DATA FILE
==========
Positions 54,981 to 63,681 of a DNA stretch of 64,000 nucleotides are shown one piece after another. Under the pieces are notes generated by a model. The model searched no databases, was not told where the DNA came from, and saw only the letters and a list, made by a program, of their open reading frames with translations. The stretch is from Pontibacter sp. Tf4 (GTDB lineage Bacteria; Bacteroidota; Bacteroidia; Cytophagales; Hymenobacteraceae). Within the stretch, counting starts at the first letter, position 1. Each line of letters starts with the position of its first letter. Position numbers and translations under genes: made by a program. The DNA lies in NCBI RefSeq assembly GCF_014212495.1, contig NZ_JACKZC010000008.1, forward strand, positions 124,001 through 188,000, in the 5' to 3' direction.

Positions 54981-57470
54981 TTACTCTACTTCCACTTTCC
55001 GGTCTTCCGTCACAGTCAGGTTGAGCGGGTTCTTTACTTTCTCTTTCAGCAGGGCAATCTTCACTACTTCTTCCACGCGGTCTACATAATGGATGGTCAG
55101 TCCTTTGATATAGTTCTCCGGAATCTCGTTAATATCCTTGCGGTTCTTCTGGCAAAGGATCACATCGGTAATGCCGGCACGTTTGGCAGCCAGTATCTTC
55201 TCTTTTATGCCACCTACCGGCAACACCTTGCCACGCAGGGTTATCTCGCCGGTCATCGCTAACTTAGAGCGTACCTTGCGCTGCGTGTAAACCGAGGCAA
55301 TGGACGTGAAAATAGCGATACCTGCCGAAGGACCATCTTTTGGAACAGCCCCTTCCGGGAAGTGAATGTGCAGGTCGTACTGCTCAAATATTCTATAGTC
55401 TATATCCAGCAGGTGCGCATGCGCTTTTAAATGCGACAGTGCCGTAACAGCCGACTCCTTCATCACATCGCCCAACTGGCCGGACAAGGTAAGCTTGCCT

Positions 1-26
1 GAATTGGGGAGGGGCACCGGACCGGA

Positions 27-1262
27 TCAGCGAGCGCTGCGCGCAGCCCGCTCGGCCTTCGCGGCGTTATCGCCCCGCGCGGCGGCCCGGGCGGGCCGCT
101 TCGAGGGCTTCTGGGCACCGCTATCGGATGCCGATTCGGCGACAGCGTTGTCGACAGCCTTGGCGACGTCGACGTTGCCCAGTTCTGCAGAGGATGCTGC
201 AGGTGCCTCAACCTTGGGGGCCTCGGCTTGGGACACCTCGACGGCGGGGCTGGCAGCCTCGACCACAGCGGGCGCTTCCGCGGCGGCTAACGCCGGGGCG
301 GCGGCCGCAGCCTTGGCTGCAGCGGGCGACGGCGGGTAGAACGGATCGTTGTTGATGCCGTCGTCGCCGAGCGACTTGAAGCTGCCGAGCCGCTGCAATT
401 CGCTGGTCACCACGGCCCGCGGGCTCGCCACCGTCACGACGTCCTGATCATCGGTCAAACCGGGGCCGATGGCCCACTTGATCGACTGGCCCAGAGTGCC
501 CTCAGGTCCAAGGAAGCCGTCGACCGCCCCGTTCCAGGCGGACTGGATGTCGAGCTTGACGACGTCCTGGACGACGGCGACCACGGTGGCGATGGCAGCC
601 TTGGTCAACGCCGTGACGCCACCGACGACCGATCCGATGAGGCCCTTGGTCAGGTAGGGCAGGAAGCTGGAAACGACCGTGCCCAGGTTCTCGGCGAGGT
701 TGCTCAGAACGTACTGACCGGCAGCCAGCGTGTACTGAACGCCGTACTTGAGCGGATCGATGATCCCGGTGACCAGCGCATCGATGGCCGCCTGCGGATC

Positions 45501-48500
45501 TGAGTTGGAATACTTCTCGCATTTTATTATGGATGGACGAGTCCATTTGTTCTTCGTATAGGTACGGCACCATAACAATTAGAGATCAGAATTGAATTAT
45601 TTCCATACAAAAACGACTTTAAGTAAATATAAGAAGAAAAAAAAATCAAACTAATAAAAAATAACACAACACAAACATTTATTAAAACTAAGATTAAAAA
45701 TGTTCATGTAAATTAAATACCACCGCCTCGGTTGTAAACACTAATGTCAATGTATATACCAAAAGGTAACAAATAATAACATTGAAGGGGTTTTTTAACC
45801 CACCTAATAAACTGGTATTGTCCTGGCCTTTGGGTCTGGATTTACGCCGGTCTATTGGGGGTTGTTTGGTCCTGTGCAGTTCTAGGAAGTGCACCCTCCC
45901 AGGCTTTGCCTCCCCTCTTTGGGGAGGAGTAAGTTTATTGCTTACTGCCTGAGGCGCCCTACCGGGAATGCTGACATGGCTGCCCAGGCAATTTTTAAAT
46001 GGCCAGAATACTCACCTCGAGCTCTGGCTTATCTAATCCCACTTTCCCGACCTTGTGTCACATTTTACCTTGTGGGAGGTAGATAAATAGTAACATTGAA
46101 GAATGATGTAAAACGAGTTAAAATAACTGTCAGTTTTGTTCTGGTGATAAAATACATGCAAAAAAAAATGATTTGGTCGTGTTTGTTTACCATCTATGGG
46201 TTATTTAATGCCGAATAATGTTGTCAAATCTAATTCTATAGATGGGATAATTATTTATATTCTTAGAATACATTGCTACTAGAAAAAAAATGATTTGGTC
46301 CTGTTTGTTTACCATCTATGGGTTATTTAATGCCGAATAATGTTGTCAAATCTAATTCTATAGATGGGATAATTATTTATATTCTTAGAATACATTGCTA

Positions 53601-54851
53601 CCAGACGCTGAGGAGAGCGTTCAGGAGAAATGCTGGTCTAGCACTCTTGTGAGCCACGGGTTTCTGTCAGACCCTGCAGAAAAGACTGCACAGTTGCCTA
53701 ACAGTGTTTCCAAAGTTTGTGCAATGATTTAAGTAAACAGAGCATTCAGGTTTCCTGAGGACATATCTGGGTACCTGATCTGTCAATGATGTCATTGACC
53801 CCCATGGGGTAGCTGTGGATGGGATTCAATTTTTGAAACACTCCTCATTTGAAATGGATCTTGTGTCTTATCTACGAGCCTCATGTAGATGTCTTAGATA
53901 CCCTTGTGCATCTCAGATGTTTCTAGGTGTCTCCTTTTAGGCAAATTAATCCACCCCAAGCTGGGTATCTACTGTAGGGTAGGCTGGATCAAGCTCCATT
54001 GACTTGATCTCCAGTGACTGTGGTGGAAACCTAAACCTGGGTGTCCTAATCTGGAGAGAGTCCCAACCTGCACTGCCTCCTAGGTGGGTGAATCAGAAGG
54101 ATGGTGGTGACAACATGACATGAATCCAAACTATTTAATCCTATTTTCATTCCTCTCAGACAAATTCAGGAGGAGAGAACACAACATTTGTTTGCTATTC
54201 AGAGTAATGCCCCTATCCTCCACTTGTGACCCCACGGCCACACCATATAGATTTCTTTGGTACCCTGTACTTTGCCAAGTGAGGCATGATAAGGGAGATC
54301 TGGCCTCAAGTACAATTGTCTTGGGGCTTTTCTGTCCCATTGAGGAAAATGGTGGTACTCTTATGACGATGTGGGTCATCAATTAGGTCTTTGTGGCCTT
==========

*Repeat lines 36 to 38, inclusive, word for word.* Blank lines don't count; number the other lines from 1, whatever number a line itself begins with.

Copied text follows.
54101 ATGGTGGTGACAACATGACATGAATCCAAACTATTTAATCCTATTTTCATTCCTCTCAGACAAATTCAGGAGGAGAGAACACAACATTTGTTTGCTATTC
54201 AGAGTAATGCCCCTATCCTCCACTTGTGACCCCACGGCCACACCATATAGATTTCTTTGGTACCCTGTACTTTGCCAAGTGAGGCATGATAAGGGAGATC
54301 TGGCCTCAAGTACAATTGTCTTGGGGCTTTTCTGTCCCATTGAGGAAAATGGTGGTACTCTTATGACGATGTGGGTCATCAATTAGGTCTTTGTGGCCTT